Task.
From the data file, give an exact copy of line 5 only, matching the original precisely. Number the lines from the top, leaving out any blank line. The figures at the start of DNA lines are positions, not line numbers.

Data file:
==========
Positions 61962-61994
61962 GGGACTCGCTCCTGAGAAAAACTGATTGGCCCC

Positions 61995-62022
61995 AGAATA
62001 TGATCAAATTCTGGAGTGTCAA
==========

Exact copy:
62001 TGATCAAATTCTGGAGTGTCAA